SalesPal CEO Ashvin Naik, Google Cloud’s Chanchal Chatterjee, Audioburst’s Rachel Batish and T-Mobile’s Chip Reno discuss the future of artificial intelligence at the Global AI Conference in Seattle. (GeekWire Photo / Alan Boyle)
Artificial intelligence can rev up recommendation engines and make self-driving cars safer. It can even beat humans at their own games. But what else will it be able to do?
At today’s session of the Global Artificial Intelligence Conference, a panel of techies took a look at the state of AI applications — and glimpsed into their crystal balls to speculate about the future of artificial intelligence.
The panelists included Chanchal Chatterjee, AI leader at Google Cloud; Ashvin Naik, CEO of Salespal, which markets AI-enabled sales analysis tools; Rachel Batish, vice president of product for Audioburst, an audio indexing service; and Chip Reno, senior advanced analytics manager at T-Mobile. The moderator was Shailesh Manjrekar, head of product and solutions marketing for SwiftStack, a multi-cloud data storage and management company.
Here are five AI frontiers that came up in today’s conversations, plus a couple of caveats to keep in mind:
Smarter grocery stores: AI-enabled grocery shopping was pioneered right here in Seattle at Amazon Go’s checkout-less convenience stores, but the trend is catching on. Today Walmart unveiled an AI-monitored store called the Intelligent Retail Lab in Levittown, N.Y. Britain’s Ocado online grocery takes a different tack: Users fill up a virtual shopping cart, then schedule a one-hour delivery slot. Google Cloud helped Ocado develop the AI-enabled back end for the ordering system, including a recommendation engine that figures out customers’ shifting preferences, an algorithm that handles and prioritizes customer service emails, and a fraud detection system that’s 15 times as vigilant as Ocado’s previous system.
Energy-saving server farms: Chatterjee pointed to how Google used its DeepMind machine learning platform to cut down on the energy bill for its massive data centers. Before AI was put on the case, 10 years’ worth of efficiency measures could reduce energy usage by merely 12 percent, he said. Within six months, AI brought about a 40 percent reduction. “That was a huge difference that AI made in a very short amount of time that we could not do with 10 years of research,” Chatterjee said.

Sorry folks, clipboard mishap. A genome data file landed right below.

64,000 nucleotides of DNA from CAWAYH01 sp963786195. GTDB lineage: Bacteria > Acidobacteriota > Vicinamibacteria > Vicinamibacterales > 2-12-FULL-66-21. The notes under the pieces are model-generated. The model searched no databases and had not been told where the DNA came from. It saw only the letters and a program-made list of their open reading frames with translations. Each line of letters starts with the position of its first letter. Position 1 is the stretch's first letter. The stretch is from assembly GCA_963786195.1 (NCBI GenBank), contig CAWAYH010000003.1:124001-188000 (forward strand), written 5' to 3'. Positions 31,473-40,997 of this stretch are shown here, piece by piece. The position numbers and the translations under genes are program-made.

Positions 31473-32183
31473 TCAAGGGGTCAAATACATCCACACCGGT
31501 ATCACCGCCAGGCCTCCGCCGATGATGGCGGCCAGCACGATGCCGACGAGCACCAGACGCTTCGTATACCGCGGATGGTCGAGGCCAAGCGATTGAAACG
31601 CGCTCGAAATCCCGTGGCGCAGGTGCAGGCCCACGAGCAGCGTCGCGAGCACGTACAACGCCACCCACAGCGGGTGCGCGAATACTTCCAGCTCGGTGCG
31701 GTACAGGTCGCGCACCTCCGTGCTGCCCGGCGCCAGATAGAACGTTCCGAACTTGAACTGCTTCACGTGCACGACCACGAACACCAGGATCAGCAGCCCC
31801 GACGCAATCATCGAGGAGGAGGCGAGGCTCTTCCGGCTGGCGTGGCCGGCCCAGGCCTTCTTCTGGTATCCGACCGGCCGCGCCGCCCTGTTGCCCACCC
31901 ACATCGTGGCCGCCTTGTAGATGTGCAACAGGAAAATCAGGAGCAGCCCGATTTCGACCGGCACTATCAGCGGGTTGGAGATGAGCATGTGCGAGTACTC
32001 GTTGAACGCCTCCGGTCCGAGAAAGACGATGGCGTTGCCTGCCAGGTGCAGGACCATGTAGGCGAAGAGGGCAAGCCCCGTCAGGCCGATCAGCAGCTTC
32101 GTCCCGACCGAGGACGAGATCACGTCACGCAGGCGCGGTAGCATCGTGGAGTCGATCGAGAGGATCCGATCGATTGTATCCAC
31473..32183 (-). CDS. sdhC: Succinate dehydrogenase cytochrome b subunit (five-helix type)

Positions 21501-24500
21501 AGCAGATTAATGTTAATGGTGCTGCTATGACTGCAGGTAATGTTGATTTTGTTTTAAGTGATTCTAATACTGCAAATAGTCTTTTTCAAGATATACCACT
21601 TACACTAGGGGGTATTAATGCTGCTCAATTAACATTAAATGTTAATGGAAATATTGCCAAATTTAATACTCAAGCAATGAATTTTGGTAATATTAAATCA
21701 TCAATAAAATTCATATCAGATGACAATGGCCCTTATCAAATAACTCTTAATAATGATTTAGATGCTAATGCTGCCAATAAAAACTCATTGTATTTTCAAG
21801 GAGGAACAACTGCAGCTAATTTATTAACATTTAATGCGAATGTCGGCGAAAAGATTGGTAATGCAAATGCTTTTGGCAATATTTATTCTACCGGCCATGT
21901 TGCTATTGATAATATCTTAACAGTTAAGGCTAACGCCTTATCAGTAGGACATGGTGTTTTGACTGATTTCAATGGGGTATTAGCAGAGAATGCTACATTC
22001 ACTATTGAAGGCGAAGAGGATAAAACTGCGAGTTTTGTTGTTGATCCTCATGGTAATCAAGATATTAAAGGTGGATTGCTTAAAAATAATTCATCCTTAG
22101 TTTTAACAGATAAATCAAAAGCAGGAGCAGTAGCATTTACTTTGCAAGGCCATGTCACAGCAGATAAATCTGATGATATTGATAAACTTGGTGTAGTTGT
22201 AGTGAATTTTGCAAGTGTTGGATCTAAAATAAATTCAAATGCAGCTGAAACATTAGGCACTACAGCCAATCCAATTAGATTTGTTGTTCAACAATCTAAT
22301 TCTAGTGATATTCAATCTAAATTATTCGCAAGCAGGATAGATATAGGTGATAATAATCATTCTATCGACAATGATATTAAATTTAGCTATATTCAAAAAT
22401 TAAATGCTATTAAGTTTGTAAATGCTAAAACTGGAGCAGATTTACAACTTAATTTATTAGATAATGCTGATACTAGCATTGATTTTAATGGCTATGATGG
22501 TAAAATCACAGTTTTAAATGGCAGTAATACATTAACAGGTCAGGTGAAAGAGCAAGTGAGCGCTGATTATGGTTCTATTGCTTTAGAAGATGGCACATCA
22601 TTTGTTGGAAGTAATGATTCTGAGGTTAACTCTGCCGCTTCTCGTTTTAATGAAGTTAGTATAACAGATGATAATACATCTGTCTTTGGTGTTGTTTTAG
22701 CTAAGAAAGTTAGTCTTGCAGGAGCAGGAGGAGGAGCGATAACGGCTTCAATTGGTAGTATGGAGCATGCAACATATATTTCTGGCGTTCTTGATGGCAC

Financial market prediction: Hedge fund managers and bankers are already using artificial intelligence to shape trading strategies, detect market manipulation and assess credit risks. But Chatterjee said the models are getting increasingly sophisticated. AI is being used to predict how margin trades could play out, or whether undervalued financial assets are ripe for the picking. AI models could even anticipate when large blocks of a company’s stock are likely to be sold off. “When the lock-in period expires … that’s a great time to short,” Chatterjee said.
Deeper, wider AI conversations: Chatterjee predicted that our conversations with voice assistants are likely to get wider, deeper and more personal as AI assistants become smarter. Audioburst’s Batish said conversational AI could provide a wider opening for smaller-scale startups and for women in tech. “Women are very much prominent in conversational applications and businesses,” she said. Salespal’s Naik agreed with that view — but he worried about the dearth of compelling applications, based on his own company’s experience with voice-enabled devices like Amazon Echo and Google Home. “They’re gathering dust. … We use them just to listen to music or set up alarms. That’s it,” he said.
AI for good, or evil? Chatterjee said AI could be a powerful tool to root out fraud and corruption. AI applications could be built “to see what influence relationships have on outcomes — that tells you if there are any side deals being made,” he said. But Batish worried about the rise of “deep fake” videos, lifelike virtual avatars and lifelike synthetic voices. “I’m actually afraid of what that could bring into our world,” she said. “It would be interesting to see how companies are trying to be able to monitor or identify fake situations that are being built out of very complicated AI.”
Watch out for job disruption: Many studies have pointed out that automation is likely to disrupt employment sectors, especially in the service, manufacturing and transportation sectors. “Anything that is repetitive, that can be extracted from multiple sources, that doesn’t have a lot of creativity amd innovation, is at risk due to AI,” Chatterjee said. “That means that more people will have to move into other sectors.”
Watch out for the hype: “I’d like to see people get away from the hype a little bit,” T-Mobile’s Reno said. “I’m on the client side, so I see all the pitches involving AI and ML or deep learning. … A lot of times, AI is not applicable to certain use cases where we’re applying it. Just good old-fashioned statistics or business intelligence is fine. So I think that the future of AI relies on getting past the hype and getting more into aligning these awesome tools and algorithms to specific business cases.”